The big question: Is it conceivable that an infinitely powerful, infinitely wise, infinitely holy, infinitely loving God might have a plan in which horrendous suffering has a good and just place? If you say no, you are left with the hopelessness of Hinduism, Buddhism, Islam, and Materialism. If you respond with a tentative “yes,” you may properly ask what God has done to justify our trusting in Him. The answer in a word is Jesus.

The claims of Jesus are outrageous (if they are not true). Here is a sampling. He claimed divine power to forgive sins (Matthew 9:6). Although He scathingly denounced the Pharisees for evading God’s commandment to honor our parents (Matthew 15:1-9), He said, “He who loves father or mother more than Me is not worthy of Me; and he who loves son or daughter more than Me is not worthy of Me” (Matthew 10:37). The Old Testament prophets pointed the people to God where they might find rest, but Jesus said, “Come to Me, all who are weary and heavy-laden, and I will give you rest” (Matthew 11:28). After God gave the Sabbath commandment to the Jews, the first recorded Sabbath-breaker was stoned (Numbers 15:32-36), but when the Pharisees accused the disciples of Jesus with breaking the Sabbath, He claimed that He was “Lord of the Sabbath” (Matthew 12:8). As His earthly ministry was drawing to a close, He repeatedly predicted His death and resurrection (Matthew 16:21; 17:22-23; 20:17-19). Not only that, but He said that He was going to “give His life a ransom for many” (Matthew 20:28). To top it all off, He claimed that after His death and resurrection, He would eventually come again with power and great glory to rescue His people and to judge the earth (Matthew 24:30-31, 37-39).

The Buddha never made such claims; neither did Muhammad or any other major religious teacher or philosopher. Certainly, no one else in history has predicted his own death and resurrection and then pulled it off. Such a thing has never even been claimed for any other historical figure. The disciples of Jesus claimed that they saw Him after His death in several widely separated locations and that on one occasion more than 500 people saw Him at one time (1 Corinthians 15:6).

Now set aside for the moment the question of whether the Bible is inspired by God. Set aside for the moment the question of the general historical reliability of the New Testament (for which there is ample evidence). If the gospels are only works of fiction produced by a believing community, the world has not seen another creative genius—much less a group of men—audacious enough to make such claims within the living memory of a well-known teacher. (And, by the way, most of the apostles gave their lives, not for preaching a noble ideal, but for claiming the Jesus rose from the dead.)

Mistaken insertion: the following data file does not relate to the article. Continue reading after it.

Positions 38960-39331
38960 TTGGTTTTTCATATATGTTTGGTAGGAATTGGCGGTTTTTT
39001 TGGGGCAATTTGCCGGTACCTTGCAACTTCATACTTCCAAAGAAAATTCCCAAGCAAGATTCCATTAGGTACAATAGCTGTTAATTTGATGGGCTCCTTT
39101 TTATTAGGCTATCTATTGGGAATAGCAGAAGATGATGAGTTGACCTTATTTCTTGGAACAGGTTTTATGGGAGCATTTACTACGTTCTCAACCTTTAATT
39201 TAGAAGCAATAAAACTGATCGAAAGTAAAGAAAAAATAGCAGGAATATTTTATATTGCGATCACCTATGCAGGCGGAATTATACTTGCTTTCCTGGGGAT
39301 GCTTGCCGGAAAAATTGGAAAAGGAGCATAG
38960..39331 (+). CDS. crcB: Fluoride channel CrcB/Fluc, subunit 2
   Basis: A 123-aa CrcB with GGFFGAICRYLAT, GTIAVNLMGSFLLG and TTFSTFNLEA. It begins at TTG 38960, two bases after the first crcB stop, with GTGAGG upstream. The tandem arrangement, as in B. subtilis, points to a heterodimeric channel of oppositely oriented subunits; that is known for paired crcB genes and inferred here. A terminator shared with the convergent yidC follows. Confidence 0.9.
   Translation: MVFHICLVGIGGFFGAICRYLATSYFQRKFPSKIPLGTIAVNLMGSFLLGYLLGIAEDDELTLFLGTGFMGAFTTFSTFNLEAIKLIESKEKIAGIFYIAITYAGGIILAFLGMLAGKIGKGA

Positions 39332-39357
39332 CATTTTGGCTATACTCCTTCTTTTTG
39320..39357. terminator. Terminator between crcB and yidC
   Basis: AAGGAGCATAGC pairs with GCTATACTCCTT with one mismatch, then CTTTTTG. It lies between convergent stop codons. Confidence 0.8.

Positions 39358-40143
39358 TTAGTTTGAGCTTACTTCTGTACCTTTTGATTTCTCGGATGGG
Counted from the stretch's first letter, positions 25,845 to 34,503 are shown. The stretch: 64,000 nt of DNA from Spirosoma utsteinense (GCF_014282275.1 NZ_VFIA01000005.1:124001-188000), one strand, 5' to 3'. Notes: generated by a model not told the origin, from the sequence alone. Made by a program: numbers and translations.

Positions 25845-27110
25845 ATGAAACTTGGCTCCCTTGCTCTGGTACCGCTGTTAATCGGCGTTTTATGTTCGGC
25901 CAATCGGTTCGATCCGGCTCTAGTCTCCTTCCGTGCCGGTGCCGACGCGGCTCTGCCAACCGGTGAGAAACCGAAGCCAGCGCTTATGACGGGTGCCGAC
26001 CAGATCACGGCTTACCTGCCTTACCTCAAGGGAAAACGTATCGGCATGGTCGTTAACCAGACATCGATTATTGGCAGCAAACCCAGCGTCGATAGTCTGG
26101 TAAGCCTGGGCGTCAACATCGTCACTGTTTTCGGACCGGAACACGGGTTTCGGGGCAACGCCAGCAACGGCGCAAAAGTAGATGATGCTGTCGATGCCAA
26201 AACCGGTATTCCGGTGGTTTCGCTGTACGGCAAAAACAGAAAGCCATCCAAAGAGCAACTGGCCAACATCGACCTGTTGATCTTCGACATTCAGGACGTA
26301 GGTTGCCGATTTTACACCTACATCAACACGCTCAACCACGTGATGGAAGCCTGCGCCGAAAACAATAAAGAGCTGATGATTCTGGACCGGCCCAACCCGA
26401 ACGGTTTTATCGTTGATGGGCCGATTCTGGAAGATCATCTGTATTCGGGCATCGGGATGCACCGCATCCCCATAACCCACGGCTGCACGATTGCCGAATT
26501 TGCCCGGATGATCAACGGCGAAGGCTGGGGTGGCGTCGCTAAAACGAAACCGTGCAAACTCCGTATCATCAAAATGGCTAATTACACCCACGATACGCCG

So what has this to do with suffering? In the death of Jesus as a ransom for many, we see exactly what we need in order to trust God in the face of horrendous suffering. Jesus, according to His own testimony, was more than a man. He was the Son of God. No one can make God suffer, so Jesus insisted that no one was going to take His life from Him, but that He would lay it down voluntarily (Matthew 26:52-54; John 10:14-18).

As the apostle Paul summarized Jesus’ teaching about Himself, “God was in Christ reconciling the world to Himself” (2 Corinthians 5:19). In the cross of Christ, we see God’s passionate hatred of sin and His passionate love for people. God was willing to become a man for the specific purpose of suffering to redeem sinners from His own wrath. Furthermore, the resurrection of Christ is God’s answer to our plea for evidence that He is able to defeat death, decay, and despair.

What Christianity offers to a suffering world is a God willing to suffer with and for His suffering creatures, a God who does not make light of suffering, a God who is powerful enough to end suffering when His plans are complete, and a God who calls us to trust in His goodness when we cannot see it.

Only in the God of the Bible do we find the ultimate reality that makes human life anything but a bit of flotsam cast up on the vast impersonal shore of the universe. Only in Jesus Christ do we find adequate evidence that this God exists. Suffering presents us with mysteries that seem insoluble, but we can live with mysteries if we have enough evidence to warrant accepting them. We cannot live humanly with an ultimate reality that dehumanizes us.

My heart can rest in the mysterious will of a personal, powerful, just, and compassionate God. It cannot find rest anywhere else.

Dr. John K. LaShell is the author of The Beauty of God in a Broken World: Reflections on the Goodness of the God of the Bible. He blogs occasionally at He welcomes comments at This email address is being protected from spambots. You need JavaScript enabled to view it..


WRF Member John LaShell Discusses Human Suffering (Part 1 of 3)

WRF Member John LaShell Concludes His Discussion of Human Suffering (3 of 3)